‘House of the Dragon’ Episode 5 Recap

Talk about making a fashion statement! Credit: Ollie Upton/HBO

The latest installment of, House of the Dragon, “We Light the Way,” was more dread wedding than, “Red Wedding,” and it was delicious. I absolutely feasted on the wedding between Rhaenyra and Laenor to join the two great Houses of Targaryen and Velaryon together.

First, you had Daemon enter late, unwanted and without any announcement from the knight guy saying who he was, as he had done for all others who entered. Not to mention, Daemon came to the wedding after killing his wife, Rhea Royce, at the beginning of the episode. Which, by the way, all the plaudits to Rachel Redford for her portrayal. She was on screen for what couldn’t have been more than three minutes and it was a show-stealer up until the wedding itself. When Daemon spooks the horse into crushing her and then begins to walk away, she lashes out, “I knew you couldn’t finish.” At the wedding, Gerald, Rhea’s cousin, confronts him about this and levels the accusation that Daemon killed her. Daemon, confident and looking ever-more like Draco Malfoy to me (yeah, I’m going with the Harry Potter analogy, sue me), retorts that with Rhea dead, he inherits all of Runestone. Womp womp for poor Gerald.

Then, you have Queen Alicent, who has just heard from Ser Criston Cole that Rhaenyra slept with him, breaking his oath of chastity as knight of the Kingsguard — even though the Queen was hinting at Rhaenyra sleeping with Daemon — entering not only late to the proceedings, but interrupting the King’s speech to the gathered audience. In addition, she makes a statement by wearing green. Larys Strong, who is like Littlefinger and Varys from Game of Thrones in terms of being a whisperer of secrets and gossip — and he is the one who put it in Alicent’s head that Rhaenyra probably received a medieval abortion tea at the direction of the king, indicating Rhaenyra lied to Alicent in the prior episode —, points out that green is the color the Hightowers fly when they’re going to war. When your dress tells the story …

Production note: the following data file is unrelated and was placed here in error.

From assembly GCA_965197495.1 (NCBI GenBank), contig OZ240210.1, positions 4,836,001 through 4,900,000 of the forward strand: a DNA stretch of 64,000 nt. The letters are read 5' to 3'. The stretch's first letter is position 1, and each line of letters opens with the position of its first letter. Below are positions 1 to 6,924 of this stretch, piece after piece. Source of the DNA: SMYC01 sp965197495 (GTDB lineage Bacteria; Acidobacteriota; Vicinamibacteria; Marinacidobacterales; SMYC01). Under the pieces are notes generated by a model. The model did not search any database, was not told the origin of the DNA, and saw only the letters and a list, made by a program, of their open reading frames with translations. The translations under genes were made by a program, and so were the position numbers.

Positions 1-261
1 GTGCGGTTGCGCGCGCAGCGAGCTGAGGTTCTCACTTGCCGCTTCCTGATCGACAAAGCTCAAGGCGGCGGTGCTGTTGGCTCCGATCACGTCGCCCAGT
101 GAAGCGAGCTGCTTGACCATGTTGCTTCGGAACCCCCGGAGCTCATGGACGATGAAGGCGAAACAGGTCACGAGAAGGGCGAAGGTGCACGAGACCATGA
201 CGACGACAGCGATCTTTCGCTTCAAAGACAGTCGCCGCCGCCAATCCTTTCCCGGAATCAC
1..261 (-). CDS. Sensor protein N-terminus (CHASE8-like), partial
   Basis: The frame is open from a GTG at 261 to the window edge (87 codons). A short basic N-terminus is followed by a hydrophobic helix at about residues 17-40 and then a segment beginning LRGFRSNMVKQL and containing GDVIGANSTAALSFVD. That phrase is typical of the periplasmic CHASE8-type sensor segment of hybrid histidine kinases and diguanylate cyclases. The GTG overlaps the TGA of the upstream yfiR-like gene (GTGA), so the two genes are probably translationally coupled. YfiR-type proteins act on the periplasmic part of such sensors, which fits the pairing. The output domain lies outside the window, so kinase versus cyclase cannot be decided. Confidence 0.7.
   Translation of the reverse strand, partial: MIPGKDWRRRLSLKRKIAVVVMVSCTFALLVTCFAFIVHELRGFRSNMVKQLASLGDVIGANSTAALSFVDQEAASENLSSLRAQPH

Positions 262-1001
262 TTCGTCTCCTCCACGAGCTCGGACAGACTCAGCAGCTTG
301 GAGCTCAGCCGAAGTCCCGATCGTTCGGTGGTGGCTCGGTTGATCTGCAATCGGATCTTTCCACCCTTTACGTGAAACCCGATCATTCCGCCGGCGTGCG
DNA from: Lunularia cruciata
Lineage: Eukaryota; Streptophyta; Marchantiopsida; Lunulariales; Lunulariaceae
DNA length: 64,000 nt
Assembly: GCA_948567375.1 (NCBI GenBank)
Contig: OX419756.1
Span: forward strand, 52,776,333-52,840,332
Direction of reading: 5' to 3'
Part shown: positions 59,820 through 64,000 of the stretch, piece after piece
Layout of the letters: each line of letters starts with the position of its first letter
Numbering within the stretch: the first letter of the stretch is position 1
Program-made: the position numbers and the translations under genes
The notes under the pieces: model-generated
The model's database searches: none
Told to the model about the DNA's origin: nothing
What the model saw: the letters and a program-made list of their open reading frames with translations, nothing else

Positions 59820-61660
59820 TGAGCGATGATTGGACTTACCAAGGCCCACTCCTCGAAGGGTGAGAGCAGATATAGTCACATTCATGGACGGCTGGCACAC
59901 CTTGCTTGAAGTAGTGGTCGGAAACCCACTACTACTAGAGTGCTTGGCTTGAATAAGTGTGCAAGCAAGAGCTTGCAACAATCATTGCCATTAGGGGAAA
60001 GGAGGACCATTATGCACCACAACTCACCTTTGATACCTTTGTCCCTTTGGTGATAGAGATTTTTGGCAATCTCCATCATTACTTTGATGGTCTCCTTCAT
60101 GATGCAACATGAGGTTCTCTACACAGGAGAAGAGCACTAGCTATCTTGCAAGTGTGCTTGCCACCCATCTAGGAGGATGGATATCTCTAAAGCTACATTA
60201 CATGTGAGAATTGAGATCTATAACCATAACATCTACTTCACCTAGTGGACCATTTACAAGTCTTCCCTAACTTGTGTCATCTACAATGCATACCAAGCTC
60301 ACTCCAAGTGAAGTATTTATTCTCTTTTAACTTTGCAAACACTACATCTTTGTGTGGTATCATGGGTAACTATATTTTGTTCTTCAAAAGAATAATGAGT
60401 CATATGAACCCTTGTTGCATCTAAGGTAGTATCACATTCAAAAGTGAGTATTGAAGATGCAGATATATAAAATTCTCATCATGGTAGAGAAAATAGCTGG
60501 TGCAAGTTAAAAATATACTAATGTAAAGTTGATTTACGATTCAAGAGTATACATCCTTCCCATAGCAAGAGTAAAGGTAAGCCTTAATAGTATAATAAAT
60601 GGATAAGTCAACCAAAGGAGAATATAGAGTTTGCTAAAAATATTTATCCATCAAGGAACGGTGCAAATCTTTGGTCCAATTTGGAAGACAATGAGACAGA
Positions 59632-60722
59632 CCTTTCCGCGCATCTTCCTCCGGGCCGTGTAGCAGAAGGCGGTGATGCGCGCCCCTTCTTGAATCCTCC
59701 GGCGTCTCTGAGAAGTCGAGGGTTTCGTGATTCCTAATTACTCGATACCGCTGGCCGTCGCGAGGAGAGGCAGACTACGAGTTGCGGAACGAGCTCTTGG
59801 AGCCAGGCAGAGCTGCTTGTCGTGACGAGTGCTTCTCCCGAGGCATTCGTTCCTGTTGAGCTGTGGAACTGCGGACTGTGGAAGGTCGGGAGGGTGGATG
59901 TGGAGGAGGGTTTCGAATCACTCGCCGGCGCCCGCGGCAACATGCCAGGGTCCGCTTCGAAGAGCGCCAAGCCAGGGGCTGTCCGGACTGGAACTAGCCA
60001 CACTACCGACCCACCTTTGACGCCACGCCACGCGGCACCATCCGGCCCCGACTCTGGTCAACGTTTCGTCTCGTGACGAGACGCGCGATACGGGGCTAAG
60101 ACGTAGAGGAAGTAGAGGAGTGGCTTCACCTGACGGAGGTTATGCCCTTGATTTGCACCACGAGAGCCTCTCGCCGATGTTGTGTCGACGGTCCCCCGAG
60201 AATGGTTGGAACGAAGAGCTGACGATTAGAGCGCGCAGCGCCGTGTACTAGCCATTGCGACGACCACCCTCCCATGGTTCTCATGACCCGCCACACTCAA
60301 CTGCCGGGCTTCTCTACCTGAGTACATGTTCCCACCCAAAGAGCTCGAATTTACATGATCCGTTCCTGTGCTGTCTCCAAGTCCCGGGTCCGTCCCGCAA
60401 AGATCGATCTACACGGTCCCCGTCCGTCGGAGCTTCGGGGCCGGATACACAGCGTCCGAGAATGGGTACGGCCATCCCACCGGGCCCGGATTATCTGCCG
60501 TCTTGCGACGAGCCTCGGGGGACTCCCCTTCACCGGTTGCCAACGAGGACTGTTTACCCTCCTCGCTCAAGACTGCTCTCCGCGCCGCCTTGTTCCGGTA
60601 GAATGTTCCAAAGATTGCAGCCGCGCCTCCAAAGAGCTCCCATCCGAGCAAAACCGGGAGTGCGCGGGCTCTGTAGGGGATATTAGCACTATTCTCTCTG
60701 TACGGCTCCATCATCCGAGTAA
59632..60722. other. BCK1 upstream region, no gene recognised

Third, you have Ser Criston Cole shooting his shot with the heir to the Iron Throne, Rhaenyra, by saying, hey, what if we forget all of this, run away and enjoy oranges, spices and such? She denies him, obviously. It is her duty to marry. It is her duty to be on the throne. He goes from suggesting that, to blathering to the Queen, to then pummeling to death Ser Joffrey Lonmouth, the secret lover of Laenor. At the wedding, Lonmouth had ascertained that Cole and Rhaenyra were sweet on each other, so he basically went to Cole and said, “We know the other’s secret, so keep that in mind and let’s protect the one’s we love.” Instead, Cole snapped and kill him, much to the heartbreak of Laenor, who screams in agony over Lonmouth’s dead body.

Fourth, if that wasn’t enough, King Viserys, who seems near death the entire episode and who begins to wonder about his legacy, if peace will make him a forgotten king they won’t sing about and ruminating on how he would have been forged had he been tested, is at the point where he ignores Daemon’s unwanted entrance, the Queen’s late entrance, and even Lord Corlys obvious thirst for the Iron Throne, until it comes to Daemon trying to make a pass, again, at Rhaenyra right there on the dance floor amid the wedding in front of him. But that’s when all hell breaks loose with Cole.

Fifth, that leads to instead of seven days of feasting and games for the wedding, we get a wedding in the dark with both Laenor and Rhaenyra crying and the King collapsing, with a helluva shot of a rat licking up the fallen blood of Lonmouth to close the episode. Just prior to that final shot, Cole seems like he’s about to “fall on his sword,” as it were, before the Queen stops him. That brings us back around to what Larys surmised earlier in the episode: The Queen has no allies; now she does. She has Cole, while also sticking it to Rhaenyra.

So no, it wasn’t a violent, shocking affair like, “Red Wedding,” but it was delightfully messed up in every other way, but also still included brutal violence. Scheming, political marriages, duty above love, lust for power … it all erodes friendships, kills kings, and is fated to cause a civil war after a century of peace. Moral of the story: Don’t get married in the realm of the Seven Kingdoms.

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